A breakable surface crust can be found almost everywhere in the BWRA. Although adding some stability, Fridays rain is also contributing water weight to an already fickle snowpack. Firm to unsupportable wind slabs exist on N-E leeward terrain features with soft & moist snow below breakable crusts. In wind & sun protected areas a thin (0.5cm) layer of deeply buried surface hoar can still be found. As deep & isolated as this Persistent Weak layer is, triggering a failure in the slab may be difficult. Although do not rule out the unpredictable nature of these instabilities, finding a thin spot that's connected to the larger slab could propagate fracture across the loaded slope. Wetting rains today could tip the scales of a Wet Slab avalanche in lower elevation steep slopes.

recent observations

-Friday we found evidence that buried surface hoar still exists in isolated areas near treeline. Spitting rain has added a lovely crust to the surface snow. Prior winds have stripped bark from trees & cast snow up large tree trunks.

-Avalanche path "Repeat Offender" released a N-SS-R3-D4-I which deposited trees & debris across Leavitt Lake Road & filled in the creek. Rains likely helped saturate & lubricate the slab causing this avalanche



CURRENT CONDITIONS Weather observations from Sonora Pass
0600 temperature: 33 deg. F.
Max. temperature in the last 24 hours: 43 deg. F.
Average wind direction during the last 24 hours: Southwest
Average wind speed during the last 24 hours: Light mph
Maximum wind gust in the last 24 hours: Moderate mph
New snowfall in the last 24 hours: 0 inches
Total snow depth: 58 inches

Friday's saturated atmosphere & yesterday mornings cold temperatures has the BWRA covered in a breakable Melt-Freeze Crust. A fairly warm start to the morning with several Snotel sites reading above freezing. Today we can expect a rain & snow mix below 8000' as a fast blast of moisture hits the Eastern Sierra. Forecast totals are calling for 8-16" in the mountains with an issued Winter Storm Warning until early Monday. This storm will be accompanied by Strong SW winds & a potential for Lightning.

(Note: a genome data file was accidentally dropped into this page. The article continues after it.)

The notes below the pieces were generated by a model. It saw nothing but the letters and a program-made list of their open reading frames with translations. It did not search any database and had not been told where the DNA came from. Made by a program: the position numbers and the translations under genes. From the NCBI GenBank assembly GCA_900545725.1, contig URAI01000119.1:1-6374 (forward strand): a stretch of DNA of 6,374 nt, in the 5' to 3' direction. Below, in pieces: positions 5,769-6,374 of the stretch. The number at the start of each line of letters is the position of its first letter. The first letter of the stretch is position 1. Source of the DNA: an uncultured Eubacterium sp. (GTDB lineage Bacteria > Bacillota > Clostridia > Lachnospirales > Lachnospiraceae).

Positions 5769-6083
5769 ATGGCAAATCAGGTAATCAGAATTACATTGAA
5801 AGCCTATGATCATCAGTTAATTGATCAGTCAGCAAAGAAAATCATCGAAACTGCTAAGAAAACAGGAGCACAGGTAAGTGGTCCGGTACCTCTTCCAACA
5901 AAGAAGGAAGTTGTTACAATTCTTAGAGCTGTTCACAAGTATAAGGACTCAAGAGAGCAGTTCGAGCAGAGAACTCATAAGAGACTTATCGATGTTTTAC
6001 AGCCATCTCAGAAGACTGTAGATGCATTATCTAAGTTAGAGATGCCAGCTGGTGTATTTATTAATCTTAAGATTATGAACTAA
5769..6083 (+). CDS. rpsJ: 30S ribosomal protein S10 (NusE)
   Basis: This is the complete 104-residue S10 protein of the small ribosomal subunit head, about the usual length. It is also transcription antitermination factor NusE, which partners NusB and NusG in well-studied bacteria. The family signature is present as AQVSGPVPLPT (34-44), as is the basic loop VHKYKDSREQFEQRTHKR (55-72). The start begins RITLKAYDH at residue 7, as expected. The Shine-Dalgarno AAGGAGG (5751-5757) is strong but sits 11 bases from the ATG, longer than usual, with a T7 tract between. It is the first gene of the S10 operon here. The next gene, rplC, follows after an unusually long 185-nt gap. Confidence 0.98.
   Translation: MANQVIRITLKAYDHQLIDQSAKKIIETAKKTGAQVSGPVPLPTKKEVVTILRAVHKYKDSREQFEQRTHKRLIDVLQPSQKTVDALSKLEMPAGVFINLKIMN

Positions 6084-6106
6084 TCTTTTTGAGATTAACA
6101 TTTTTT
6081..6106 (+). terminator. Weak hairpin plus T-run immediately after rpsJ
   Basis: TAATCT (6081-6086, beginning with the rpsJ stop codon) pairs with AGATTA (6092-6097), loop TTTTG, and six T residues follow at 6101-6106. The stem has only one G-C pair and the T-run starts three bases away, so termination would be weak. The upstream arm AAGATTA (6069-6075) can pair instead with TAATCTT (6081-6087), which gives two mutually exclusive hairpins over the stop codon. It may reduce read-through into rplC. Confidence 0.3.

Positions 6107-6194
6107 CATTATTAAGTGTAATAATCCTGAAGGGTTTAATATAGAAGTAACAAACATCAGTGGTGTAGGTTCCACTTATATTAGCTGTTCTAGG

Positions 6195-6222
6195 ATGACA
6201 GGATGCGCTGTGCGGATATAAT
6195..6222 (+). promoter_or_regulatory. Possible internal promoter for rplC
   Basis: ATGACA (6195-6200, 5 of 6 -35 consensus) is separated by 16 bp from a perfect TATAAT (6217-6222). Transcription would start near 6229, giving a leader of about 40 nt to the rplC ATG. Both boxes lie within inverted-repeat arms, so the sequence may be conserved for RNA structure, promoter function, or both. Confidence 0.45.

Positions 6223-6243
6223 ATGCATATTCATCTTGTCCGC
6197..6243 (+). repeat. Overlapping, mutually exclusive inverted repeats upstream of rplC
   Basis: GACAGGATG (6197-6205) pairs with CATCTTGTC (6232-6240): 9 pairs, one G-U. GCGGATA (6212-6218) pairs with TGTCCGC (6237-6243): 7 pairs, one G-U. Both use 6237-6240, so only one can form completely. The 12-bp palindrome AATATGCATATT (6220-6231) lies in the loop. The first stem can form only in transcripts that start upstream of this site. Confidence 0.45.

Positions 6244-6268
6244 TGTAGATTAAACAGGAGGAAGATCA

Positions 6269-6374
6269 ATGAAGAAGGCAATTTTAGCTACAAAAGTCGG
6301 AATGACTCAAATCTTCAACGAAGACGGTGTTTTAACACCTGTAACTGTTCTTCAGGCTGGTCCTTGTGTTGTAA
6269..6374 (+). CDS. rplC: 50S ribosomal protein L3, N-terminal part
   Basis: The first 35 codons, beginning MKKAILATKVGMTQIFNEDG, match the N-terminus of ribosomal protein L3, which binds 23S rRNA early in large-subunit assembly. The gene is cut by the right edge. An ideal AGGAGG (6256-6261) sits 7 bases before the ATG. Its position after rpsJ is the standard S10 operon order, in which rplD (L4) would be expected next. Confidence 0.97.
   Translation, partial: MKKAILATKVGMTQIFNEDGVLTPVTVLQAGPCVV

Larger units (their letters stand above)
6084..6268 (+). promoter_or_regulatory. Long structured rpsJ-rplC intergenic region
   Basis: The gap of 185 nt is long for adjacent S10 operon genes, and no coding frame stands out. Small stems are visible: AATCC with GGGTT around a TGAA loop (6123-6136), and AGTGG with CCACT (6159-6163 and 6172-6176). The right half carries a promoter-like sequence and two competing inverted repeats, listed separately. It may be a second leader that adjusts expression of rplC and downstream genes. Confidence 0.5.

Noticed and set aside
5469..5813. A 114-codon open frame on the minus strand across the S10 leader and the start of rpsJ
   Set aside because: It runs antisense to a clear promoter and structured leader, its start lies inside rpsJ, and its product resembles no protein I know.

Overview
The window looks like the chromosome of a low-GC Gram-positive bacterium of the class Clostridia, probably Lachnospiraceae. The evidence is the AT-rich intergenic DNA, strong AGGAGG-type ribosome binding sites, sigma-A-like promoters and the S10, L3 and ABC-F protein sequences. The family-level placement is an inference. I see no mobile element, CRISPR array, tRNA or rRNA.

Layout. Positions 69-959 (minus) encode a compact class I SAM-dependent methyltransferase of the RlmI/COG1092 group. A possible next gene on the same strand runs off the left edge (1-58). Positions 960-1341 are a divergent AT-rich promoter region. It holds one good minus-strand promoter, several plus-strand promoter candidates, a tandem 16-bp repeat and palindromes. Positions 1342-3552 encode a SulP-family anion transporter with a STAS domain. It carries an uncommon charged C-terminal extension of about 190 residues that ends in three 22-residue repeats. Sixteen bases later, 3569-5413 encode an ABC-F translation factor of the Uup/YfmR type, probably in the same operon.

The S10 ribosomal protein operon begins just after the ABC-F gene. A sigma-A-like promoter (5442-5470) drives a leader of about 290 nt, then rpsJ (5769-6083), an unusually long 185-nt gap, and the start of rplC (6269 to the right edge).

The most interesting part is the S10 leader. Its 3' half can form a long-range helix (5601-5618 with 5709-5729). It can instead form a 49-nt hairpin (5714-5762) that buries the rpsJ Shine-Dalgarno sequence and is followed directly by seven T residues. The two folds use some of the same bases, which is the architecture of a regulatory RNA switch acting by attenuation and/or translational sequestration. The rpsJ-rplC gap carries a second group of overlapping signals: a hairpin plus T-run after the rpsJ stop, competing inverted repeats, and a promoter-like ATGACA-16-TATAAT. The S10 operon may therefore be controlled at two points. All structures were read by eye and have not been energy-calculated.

Two-Day Mountain Weather Forecast Produced in partnership with the Reno NWS
For 8000 ft. to 10000 ft.
  Sunday Sunday Night Monday
Weather: Chance for snow & sporadic lightning Snow Level ~7000' Snow Snow Level Below 7000' Decreasing clouds with a chance for snow Snow Level Below 7000'
Temperatures: 34 to 42 deg. F. 14 to 19 deg. F. 22 to 28 deg. F.
Wind direction: Southwest South becoming Southwest West
Wind speed: 15 to 30 mph increasing to 30 to 40 mph later; gusts to 80 mph 30 to 45 mph; gusts to 80 mph becoming Southwest 20 to 30 mph; gusts to 60 mph late 15 to 25 mph; gusts to 45 mph
Expected snowfall: 2 in. 6 to 10 in. 1 in.
For above 10000 ft.
  Sunday Sunday Night Monday
Weather: Chance for snow & sporadic lightning Snow Level ~7000' Snow Snow Level Below 7000' Decreasing clouds with a chance for snow Snow Level Below 7000'
Temperatures: 26 to 32 deg. F. 8 to 13 deg. F. 13 to 19 deg. F.
Wind direction: Southwest Southwest West shifting to Northwest
Wind speed: 35 to 55 mph; gusts to 80 mph 40 to 60 mph; gusts to 85 mph 25 to 40 mph, gusts to 60 mph shifting to the Northwest 20 to 30 mph; gusts to 45 mph later
Expected snowfall: 2 in. 8 to 12 in. 1 in.

This snowpack summary applies only to backcountry areas in the Bridgeport Winter Recreation Area. Click here for a map of the area. This snowpack summary describes general avalanche conditions and local variations always occur. This snowpack summary expires in 48 hours unless otherwise noted. The information in this snowpack summary is provided by the USDA Forest Service who is solely responsible for its content.